Before buying a property, the purchaser should ensure a thorough inspection has been made for termites.

Do-It-Yourself Treatments

Typically, DIY treatment falls into two main categories, baits and termiticides.

DIY Bait traps

The term bait trap is misleading as there are no baits that attract termites. The traps are simply containers placed above or below ground and filled with wood, cardboard or other cellulose-based items that termites eat. When placed in suitable locations, termites find the traps and start eating, drawing other termites to join them. This is called aggregating.

The larger the aggregation, the better the results. Initially, only food is used in the traps but when enough termites are feeding, poison is added. Foraging worker termites carry the tainted food back to the nest and distribute it via trophallaxis to the whole colony, including the queen.

Bait traps are good for reducing termite numbers and for spotting early signs of their presence. There is little evidence that bait traps will eradicate a large colony.

DIY Termiticides

Few of the termiticides sold to the public are effective for the removal of termite colonies. Many chemicals will kill hundreds, perhaps even thousands of termites.

Unfortunately, some colonies comprise millions of individuals. They may even be made up of sub-colonies scattered around the premises. Eradication is unlikely to be achieved.

Generally, DIY termite treatments are not recommended for any but the smallest infestation. Professional exterminators are the most reliable way to eliminate termites.


Homeowners can take steps to minimize the threat of termites, such as keeping the garden or yard clear of old wood and fallen trees. Items should not be left resting against walls of buildings as they can be used by termites to gain access.

Any leaking pipes or gutters should be fixed to prevent wood rot, which may attract termites.

Professional Control

Professional pest control companies will accurately identify the category of termite involved. Their knowledge of termite habits and their nesting places enable them to deal with the pest efficiently. Their aim should be not just the removal of termites but the prevention of future infestations.

Chemical barriers

Two types of chemical barrier are used. The first is a repellent barrier, involving chemicals that don’t kill termites but deter them from crossing it. Although these can be effective, even a tiny gap in the barrier may be exploited by termites. Small renovations, such as newly laid pipes, are sufficient to breach it.

Non-repellent barriers allow termites to cross but in doing so they pick up minute traces of poison they take back to their nests. Even if a breach occurs in a correctly laid barrier, enough poison often gets back to the nest to destroy it.

Barriers of either type may involve trenches, high-pressure sprays and possibly holes drilled into concrete slabs or paths to ensure a complete barrier is formed around the building.

Termite Third

Soil conditions may affect the type of chemicals used and soil that is regularly damp may make such barriers ineffective.

Physical barriers

Physical barriers do not rely on any chemicals, only the size of the foraging termite. Special types of concrete or fine-mesh wire are incorporated into new buildings or extensions as physical barriers. These barriers prevent termites passing through, forcing them to come above ground using mud-walled galleries or other visible pathways to enter a building.

Physical barriers will not stop termites gaining access to a home. But they reduce the risk and any attempt will make them more visible for treatment.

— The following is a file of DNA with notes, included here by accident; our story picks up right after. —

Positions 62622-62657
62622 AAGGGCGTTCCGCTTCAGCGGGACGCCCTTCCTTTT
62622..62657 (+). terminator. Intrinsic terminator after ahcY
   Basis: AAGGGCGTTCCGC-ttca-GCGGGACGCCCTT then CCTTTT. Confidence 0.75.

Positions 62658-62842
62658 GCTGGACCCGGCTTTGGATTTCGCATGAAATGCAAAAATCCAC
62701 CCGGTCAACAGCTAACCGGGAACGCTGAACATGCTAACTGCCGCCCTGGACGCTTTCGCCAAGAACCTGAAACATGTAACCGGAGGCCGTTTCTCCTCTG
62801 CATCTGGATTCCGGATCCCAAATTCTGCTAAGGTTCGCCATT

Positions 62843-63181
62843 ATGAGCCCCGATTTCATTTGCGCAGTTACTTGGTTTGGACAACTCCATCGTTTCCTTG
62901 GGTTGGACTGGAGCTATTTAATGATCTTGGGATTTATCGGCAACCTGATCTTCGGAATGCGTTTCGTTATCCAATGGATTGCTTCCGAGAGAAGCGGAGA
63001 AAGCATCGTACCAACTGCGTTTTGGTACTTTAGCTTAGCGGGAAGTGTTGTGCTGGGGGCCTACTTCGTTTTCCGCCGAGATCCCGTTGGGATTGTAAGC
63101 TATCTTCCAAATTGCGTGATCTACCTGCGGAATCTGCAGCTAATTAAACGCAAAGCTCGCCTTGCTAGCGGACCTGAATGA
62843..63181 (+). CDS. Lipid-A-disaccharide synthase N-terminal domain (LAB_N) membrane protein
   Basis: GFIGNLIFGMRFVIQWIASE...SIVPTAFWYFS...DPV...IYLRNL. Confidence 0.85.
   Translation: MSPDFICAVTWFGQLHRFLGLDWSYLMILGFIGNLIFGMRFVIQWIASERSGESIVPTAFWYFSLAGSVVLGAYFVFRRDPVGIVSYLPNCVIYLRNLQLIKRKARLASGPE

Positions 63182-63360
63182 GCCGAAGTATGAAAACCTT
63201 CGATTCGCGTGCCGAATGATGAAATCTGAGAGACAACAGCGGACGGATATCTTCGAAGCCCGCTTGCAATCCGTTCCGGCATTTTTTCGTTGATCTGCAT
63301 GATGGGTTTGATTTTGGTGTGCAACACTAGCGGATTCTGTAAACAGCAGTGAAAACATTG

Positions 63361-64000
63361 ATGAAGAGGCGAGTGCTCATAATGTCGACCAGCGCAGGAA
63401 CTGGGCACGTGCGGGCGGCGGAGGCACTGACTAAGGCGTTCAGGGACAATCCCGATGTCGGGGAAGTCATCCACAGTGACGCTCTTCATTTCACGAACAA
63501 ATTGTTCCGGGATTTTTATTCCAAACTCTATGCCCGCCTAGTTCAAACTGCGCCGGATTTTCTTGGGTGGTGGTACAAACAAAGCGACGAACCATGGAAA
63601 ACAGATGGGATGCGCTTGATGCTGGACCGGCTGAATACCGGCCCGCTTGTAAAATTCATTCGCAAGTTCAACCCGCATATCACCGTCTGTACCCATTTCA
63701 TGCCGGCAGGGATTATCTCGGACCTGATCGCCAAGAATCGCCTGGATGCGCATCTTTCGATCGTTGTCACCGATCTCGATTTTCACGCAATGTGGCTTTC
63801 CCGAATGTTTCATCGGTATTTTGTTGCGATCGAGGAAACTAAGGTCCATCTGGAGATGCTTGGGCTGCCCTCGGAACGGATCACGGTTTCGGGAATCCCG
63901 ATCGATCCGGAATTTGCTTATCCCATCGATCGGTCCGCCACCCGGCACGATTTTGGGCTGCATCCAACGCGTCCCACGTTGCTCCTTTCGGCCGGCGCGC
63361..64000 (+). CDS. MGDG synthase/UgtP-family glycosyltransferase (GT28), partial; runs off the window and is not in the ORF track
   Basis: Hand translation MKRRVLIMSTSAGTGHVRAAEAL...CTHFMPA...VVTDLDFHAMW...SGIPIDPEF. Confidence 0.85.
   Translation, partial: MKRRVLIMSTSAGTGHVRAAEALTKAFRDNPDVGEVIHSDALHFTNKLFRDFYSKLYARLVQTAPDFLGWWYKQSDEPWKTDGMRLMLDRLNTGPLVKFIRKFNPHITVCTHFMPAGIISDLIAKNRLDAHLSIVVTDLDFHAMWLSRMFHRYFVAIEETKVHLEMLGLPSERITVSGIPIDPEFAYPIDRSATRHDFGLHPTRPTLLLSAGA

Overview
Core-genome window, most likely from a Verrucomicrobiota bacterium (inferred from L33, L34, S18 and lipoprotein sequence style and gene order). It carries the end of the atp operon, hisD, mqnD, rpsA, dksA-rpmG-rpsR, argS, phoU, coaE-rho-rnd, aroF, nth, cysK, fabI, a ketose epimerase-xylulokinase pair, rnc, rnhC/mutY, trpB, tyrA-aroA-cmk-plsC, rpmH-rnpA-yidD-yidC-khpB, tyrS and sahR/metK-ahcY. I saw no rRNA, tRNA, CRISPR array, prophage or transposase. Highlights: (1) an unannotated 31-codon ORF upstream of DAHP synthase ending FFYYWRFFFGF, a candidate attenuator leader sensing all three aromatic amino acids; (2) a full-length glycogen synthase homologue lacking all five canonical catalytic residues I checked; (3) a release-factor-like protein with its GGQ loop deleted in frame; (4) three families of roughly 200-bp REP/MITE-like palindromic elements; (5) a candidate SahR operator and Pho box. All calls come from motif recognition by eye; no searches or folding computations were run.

Professional Bait Traps

Not all termite species respond to bait traps in the same way and a few ignore them altogether. However, bait traps are becoming more sophisticated in their design and the chemicals they use.

With large colonies, how the traps are distributed around a property is important. There must be sufficient traps in the correct locations so enough termites transfer adequate poison back to the colony.

If the traps are too few in number or small in size, they will be ineffective. Too large and the termites will sense the chemicals and avoid them.

Even in the hands of a pest control expert, larger colonies are unlikely to be completely eradicated using traps alone.


Drywood termite infestations are often removed by fumigation. The gas will kill an existing colony but does not prevent a new one forming later. Fumigation is an invasive treatment, during which the homeowners must vacate the property. It is not always practical.

Professional Termiticides

Used in conjunction with other treatments, termiticides play a valuable role in the IPM for the removal of termites. The volume of sprays needed and the amount of chemicals used is lower than historically, reducing many environmental issues.

Spot treatments can be used in areas where colonies are known to live in a home, such as in the attic or basement. Drilling may be required to ensure the correct spread of the chemicals.

Heat and Cold Treatment

Termites cannot survive extreme heat or cold. Localized drywood infestations can be treated with mobile heaters which are used to raise the temperature in a room to 140°F for four hours. Alternatively, liquid nitrogen is used to bring the temperature in a room down to -20°F which is fatal to termites.

Both types of treatment can damage certain household articles, so ask the expert what to expect. These methods work best on small infestations and neither prevent new infestations.


Pest control costs vary depending on location, the extent of the infestation and the size of the property involved.

An inspection may cost between $50 and $150, subject to the type of inspection and the equipment used.

For a 1,250 square feet home, both fumigation and termiticide treatments cost about the same at between $1,300 and $2,500 each. Heat or cold treatment for the same property is about $1,250. Professional baiting costs are roughly $1,500. Always insist on warranties for any work done.

DIY treatments start at $30 for basic termiticides and range to above $320 for sets of baiting traps.